Czech Prime Minister forced out by luxury flat scandal

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The Independent Online

Jiri Paroubek, a leftist, is poised to become the Czech Prime Minister, replacing Stanislav Gross, after a housing scandal tore apart his government less than a year after he took power.

Jiri Paroubek, a leftist, is poised to become the Czech Prime Minister, replacing Stanislav Gross, after a housing scandal tore apart his government less than a year after he took power.

Europe's youngest premier, at 35, stepped down as part of a deal reached last week that will allow his former three-party coalition government to reform under Mr Paroubek, the Regional Development Minister. Analysts said the decision would be welcomed by markets which had feared the crisis could drag on through the summer. But Mr Paroubek's leftist credentials have raised concerns over the pace and direction of economic reforms planned as the country aims to adopt the euro by the end of the decade.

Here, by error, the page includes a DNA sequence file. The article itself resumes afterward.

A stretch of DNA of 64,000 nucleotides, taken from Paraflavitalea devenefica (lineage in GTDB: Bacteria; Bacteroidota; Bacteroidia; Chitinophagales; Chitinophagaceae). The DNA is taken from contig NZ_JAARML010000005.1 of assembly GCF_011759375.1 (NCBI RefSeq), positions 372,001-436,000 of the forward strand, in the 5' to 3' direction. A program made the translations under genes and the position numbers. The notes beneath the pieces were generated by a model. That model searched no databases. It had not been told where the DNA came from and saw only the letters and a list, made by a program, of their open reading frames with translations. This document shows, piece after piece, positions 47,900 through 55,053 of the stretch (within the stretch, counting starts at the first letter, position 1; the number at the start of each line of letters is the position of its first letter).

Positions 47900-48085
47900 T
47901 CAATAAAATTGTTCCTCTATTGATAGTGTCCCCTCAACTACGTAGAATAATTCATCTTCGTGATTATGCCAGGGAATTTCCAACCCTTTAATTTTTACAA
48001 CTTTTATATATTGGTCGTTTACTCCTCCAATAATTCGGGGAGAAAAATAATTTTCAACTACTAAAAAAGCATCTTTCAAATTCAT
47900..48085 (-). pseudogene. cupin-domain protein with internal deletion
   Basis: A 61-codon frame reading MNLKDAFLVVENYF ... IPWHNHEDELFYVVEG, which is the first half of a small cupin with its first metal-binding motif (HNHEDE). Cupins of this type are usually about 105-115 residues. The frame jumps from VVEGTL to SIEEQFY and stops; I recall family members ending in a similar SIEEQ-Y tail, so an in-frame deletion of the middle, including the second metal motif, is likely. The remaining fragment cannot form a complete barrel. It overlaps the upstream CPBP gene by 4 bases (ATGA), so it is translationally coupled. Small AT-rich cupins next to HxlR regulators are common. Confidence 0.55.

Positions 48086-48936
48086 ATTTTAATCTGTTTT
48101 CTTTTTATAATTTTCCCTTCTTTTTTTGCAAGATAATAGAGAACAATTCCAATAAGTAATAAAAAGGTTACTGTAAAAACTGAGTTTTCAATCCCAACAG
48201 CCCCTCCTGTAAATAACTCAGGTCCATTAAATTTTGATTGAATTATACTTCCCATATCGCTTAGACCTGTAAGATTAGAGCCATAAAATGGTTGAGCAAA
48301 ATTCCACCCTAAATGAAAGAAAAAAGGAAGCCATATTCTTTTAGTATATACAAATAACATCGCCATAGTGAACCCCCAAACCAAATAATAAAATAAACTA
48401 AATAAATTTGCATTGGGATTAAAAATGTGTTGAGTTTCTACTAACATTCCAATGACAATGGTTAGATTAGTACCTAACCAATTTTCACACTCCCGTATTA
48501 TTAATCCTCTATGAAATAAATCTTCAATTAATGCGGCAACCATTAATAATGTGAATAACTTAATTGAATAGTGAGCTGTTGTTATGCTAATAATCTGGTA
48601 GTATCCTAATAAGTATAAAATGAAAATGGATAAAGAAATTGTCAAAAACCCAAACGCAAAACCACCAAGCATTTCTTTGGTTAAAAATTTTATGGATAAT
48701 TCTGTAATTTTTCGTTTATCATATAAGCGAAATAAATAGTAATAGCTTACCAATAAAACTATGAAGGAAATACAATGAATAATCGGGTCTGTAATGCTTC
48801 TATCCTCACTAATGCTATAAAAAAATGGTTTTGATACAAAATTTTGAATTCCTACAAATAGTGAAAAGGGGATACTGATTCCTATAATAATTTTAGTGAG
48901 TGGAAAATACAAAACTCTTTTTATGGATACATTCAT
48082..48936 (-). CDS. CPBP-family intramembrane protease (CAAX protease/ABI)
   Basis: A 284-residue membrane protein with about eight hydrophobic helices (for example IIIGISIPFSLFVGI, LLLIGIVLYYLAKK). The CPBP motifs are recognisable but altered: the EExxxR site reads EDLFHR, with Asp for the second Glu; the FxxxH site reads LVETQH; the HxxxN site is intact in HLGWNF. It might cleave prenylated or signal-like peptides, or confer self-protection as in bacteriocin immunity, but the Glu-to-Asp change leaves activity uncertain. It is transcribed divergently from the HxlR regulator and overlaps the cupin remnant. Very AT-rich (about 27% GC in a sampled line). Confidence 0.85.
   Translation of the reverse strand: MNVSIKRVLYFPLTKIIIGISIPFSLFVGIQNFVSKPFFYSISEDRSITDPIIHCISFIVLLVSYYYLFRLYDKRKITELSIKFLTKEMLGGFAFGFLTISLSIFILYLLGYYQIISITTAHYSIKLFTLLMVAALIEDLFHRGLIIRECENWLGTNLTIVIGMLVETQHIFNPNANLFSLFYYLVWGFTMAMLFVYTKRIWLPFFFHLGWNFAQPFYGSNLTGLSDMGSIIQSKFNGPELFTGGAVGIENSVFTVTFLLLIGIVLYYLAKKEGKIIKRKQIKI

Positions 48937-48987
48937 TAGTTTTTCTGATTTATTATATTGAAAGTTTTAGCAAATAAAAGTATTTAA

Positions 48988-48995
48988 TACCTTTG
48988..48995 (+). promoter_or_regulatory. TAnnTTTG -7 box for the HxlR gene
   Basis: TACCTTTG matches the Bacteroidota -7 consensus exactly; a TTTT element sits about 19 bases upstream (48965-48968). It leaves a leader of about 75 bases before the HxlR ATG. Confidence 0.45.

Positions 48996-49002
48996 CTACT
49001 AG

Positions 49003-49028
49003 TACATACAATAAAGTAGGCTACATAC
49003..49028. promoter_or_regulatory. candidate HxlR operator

Petr Fujcik, a spokesman for President Vaclav Klaus, told reporters that Mr Paroubek would be called to Prague Castle to be nominated as Mr Gross's replacement.

The former prime minister, a member of the leftist Social Democrats, has denied wrongdoing in the financing of a luxury Prague flat six years ago, but was forced out by the Christian Democrats, who left the government weeks ago and demanded his resignation as a condition of returning.

The deal means Mr Paroubek, also a Social Democrat, will form a government with the same coalition partners, the centrist Christian Democrats and the rightist Freedom Union, with 101 seats in the 200-seat lower house.

Mr Gross took over last August when Vladimir Spidla resigned after the government's poor showing in European parliamentary elections. He reformed the same coalition as Mr Spidla and wanted to hang on to power in part because his party refused to let a junior governing partner dictate the country's leader. With the economy in full stride, the Social Democrats wanted to stay in power to take credit for the success and turn around the party's fortunes after it plunged in the opinion polls.

The new government is seen mainly as a caretaker administration aimed at carrying through to a mid-2006 general election. But it will face tricky issues, especially ratification of the European constitution.

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